The modern freakshow

Is reality TV turning into a freakshow?

A general rule of life is that someone, somewhere, is doing worse than you, and that can be comforting to know. I couldn’t get Wi-Fi this morning, but somewhere a small child’s starving at the side of a filthy, smog-clouded road, so he’ll be yukking it up while I deal with the real problems, that jerk.

TV figured out the fun of looking down a while ago, and so every reality programme contains elements that could be construed as “freak-showy”, like a few flakes of fox in a sandwich. Usually it’s just “Who’s Father To Your Baby? Me Or My Dad?” on Jeremy Kyle, or deluded folks who think they can sing getting up on a stage, but it’s Channel Four who are the masters of the art. This week they gave us The Undateables, followed by documentary The Secret Lives of Dolls.

The former’s been on before, and the concept’s exactly what you think it is: lovelorn singletons with interesting medical conditions go internet-dating with Channel 4, and we see the result. Meanwhile, Dolls looks at the phenomenon of “masking”, where men slip on anatomically correct woman skins made of rubber and walk around in them, like a PG-rated Buffalo Bill.

Of the two, it’s Dolls that has the bigger lumps of fox to ha-cha-cha-cha-chow down on. To assume your show can contain a 70-year-old man lovingly explaining how the hairs on his silicone vagina came from his own scalp as the camera pans down it in detail, and not attract an audience tuning in for ghoulish fascination is wilful naivety.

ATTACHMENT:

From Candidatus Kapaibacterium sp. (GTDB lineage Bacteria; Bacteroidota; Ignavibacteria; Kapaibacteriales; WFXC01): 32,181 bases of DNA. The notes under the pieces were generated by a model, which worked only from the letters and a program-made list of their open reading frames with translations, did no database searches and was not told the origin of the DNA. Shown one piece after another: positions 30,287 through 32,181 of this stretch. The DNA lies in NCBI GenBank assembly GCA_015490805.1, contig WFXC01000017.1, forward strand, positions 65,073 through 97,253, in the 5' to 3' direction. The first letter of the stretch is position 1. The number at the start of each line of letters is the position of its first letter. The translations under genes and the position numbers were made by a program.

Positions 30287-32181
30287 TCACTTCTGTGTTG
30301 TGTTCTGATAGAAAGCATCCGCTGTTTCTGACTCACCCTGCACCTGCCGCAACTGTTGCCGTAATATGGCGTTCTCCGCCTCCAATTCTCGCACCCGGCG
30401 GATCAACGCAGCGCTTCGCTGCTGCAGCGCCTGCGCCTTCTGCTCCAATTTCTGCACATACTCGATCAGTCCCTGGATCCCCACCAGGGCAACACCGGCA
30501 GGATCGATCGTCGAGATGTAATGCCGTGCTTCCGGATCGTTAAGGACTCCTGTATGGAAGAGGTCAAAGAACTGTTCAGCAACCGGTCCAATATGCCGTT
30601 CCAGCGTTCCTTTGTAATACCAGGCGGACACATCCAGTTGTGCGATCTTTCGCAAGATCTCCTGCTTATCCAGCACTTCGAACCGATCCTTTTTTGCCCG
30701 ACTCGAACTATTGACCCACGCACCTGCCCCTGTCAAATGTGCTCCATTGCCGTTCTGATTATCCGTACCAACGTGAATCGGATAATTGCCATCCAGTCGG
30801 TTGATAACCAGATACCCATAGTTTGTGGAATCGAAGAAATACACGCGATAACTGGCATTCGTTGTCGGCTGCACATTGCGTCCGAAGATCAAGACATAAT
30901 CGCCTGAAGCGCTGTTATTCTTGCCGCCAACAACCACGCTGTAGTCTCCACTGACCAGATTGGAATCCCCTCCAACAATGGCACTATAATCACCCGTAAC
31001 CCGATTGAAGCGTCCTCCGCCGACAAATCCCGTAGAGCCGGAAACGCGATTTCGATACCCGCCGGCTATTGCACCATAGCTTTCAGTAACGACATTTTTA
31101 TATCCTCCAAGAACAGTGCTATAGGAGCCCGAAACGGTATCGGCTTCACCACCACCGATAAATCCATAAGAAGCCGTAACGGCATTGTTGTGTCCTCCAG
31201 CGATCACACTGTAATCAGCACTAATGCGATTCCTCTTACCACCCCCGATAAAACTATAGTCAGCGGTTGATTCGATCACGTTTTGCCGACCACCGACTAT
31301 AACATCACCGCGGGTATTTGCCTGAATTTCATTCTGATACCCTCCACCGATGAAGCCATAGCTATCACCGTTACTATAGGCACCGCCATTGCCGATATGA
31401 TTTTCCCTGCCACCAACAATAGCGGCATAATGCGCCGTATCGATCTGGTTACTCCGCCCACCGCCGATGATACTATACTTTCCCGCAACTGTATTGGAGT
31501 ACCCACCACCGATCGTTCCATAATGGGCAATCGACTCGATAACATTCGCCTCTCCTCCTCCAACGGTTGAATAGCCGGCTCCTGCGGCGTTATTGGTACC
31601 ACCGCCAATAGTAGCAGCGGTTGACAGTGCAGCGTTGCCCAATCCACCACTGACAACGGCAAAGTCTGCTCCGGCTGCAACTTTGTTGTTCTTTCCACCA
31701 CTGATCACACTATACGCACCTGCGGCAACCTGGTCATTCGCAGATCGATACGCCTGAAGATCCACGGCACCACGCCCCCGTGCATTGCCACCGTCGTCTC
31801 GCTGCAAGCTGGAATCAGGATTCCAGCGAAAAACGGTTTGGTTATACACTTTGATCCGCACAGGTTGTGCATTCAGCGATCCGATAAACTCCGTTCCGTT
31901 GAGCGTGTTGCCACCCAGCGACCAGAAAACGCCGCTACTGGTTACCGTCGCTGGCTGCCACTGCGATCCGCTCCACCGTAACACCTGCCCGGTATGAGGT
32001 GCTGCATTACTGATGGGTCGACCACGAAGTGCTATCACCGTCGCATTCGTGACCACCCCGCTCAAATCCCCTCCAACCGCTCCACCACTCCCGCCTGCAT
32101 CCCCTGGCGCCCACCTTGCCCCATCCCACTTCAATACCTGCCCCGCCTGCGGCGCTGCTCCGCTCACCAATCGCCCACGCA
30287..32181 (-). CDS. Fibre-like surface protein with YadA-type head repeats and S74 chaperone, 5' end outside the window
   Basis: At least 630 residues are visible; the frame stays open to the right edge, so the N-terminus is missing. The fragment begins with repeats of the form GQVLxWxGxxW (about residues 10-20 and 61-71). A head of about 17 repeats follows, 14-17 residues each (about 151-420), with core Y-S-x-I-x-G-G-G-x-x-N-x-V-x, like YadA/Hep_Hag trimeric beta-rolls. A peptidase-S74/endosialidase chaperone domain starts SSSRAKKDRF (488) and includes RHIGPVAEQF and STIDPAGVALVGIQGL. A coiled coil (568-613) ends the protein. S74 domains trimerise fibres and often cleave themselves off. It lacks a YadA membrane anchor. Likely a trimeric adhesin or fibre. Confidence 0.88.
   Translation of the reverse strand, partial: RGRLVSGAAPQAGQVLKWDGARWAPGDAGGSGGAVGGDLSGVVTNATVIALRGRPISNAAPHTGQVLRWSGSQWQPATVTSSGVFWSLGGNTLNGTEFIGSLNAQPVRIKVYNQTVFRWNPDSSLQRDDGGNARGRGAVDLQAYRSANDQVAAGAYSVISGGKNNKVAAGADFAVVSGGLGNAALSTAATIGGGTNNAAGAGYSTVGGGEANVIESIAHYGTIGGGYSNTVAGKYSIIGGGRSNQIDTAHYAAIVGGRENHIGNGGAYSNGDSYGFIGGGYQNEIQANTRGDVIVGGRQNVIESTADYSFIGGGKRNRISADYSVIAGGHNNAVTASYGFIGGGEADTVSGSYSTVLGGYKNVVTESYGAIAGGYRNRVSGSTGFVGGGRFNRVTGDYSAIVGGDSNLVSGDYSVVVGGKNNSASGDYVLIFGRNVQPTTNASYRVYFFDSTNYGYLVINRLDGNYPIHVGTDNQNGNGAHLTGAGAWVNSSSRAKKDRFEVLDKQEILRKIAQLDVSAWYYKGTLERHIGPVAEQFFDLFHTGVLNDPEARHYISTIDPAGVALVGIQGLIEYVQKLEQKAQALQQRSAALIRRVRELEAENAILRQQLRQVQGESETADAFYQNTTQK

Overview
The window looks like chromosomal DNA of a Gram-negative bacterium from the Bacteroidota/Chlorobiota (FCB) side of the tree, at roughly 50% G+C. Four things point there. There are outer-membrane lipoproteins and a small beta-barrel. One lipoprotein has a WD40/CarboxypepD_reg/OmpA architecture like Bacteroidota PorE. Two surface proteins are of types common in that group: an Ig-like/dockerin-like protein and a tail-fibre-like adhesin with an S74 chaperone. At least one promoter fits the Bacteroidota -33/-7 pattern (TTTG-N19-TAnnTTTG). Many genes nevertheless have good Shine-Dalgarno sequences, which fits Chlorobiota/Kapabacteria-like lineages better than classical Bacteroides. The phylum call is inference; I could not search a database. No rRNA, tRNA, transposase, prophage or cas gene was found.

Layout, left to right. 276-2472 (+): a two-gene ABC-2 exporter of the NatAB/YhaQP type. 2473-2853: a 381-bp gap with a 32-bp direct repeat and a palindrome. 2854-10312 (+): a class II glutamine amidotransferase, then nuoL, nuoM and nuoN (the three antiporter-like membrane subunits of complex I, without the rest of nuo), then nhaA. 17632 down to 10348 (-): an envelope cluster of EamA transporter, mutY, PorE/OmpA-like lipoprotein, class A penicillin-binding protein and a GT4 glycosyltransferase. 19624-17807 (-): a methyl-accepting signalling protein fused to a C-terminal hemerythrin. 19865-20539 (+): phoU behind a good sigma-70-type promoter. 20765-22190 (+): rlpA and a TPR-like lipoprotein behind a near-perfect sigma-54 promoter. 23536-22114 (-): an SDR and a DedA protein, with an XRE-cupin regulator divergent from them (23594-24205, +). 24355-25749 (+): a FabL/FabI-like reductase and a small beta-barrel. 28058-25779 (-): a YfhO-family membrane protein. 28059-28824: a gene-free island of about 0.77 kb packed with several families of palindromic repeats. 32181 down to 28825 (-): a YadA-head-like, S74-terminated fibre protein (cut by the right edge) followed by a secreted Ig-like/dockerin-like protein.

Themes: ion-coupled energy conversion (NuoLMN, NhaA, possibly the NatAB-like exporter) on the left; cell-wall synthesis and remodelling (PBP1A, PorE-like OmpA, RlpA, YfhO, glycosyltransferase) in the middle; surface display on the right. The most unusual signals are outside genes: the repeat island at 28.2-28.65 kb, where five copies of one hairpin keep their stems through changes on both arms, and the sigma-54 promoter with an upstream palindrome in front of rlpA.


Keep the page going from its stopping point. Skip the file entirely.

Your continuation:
But OK, it calls itself an educational programme, and this is what maskers do in their lives: we must leave no vagina unturned. So what did we learn from all this? We did learn they exist, which most of the wider world hadn’t before. What about “why do they do it?” Damned if I know – we learned the men weren’t transgender or gay, and in fact sought to emulate and “own” the beautiful women they were unable to attract, but that’s as far as that disconcerting train of thought went before it was back to drawers full of breasts and rectum installations. We were also repeatedly told that the dolls were harmless (true) and totally normal. That second point, of course, rings a little insincere when you’ve made a show about it.

(Of course, I was hoping for some sort of robotic masker with a camera hidden inside it to follow them around and get defecated on, but maybe BBC documentaries have spoiled me.)

Onto The Undateables, which could probably have its title swapped pretty seamlessly to CONTROVERSY STOP HERE (or disabled comedian Lee Ridley’s suggestion – Would You Shag A Crip?) First impressions looked slightly dubious: one of the participants had the kind of Tourette’s that makes you swear at random intervals, because that’s obligatory at this point, and we got knowingly bizarre footage in the intro of dwarves playing football. After that, however, focus shortly shifts over to the personalities and lives of the participants, rather than their illnesses. We see the problems they face due to their disabilities, but most of the emphasis falls on the near-universal experience of looking for love. By the end, we’re willing them to succeed, and the programme manages to prove what it set out to – after some obligatory rocky starts, all three of the first episode’s disabled contestants seem to find promising relationships (at least after the first date).

Is either of these shows entirely exempt from the “freak-show” accusations? Well, no: both take real people and use their abnormality as a selling point. The difference is how the participants are portrayed, and in that respect Undateables comes off better than Dolls. And of course, through their intentional courting of the usual debate over “barrel-scraping”, both did a good job attracting attention and publicity for Channel Four from both gawpers on Twitter and moralizers in newspaper columns. Speaking of, see you next issue!

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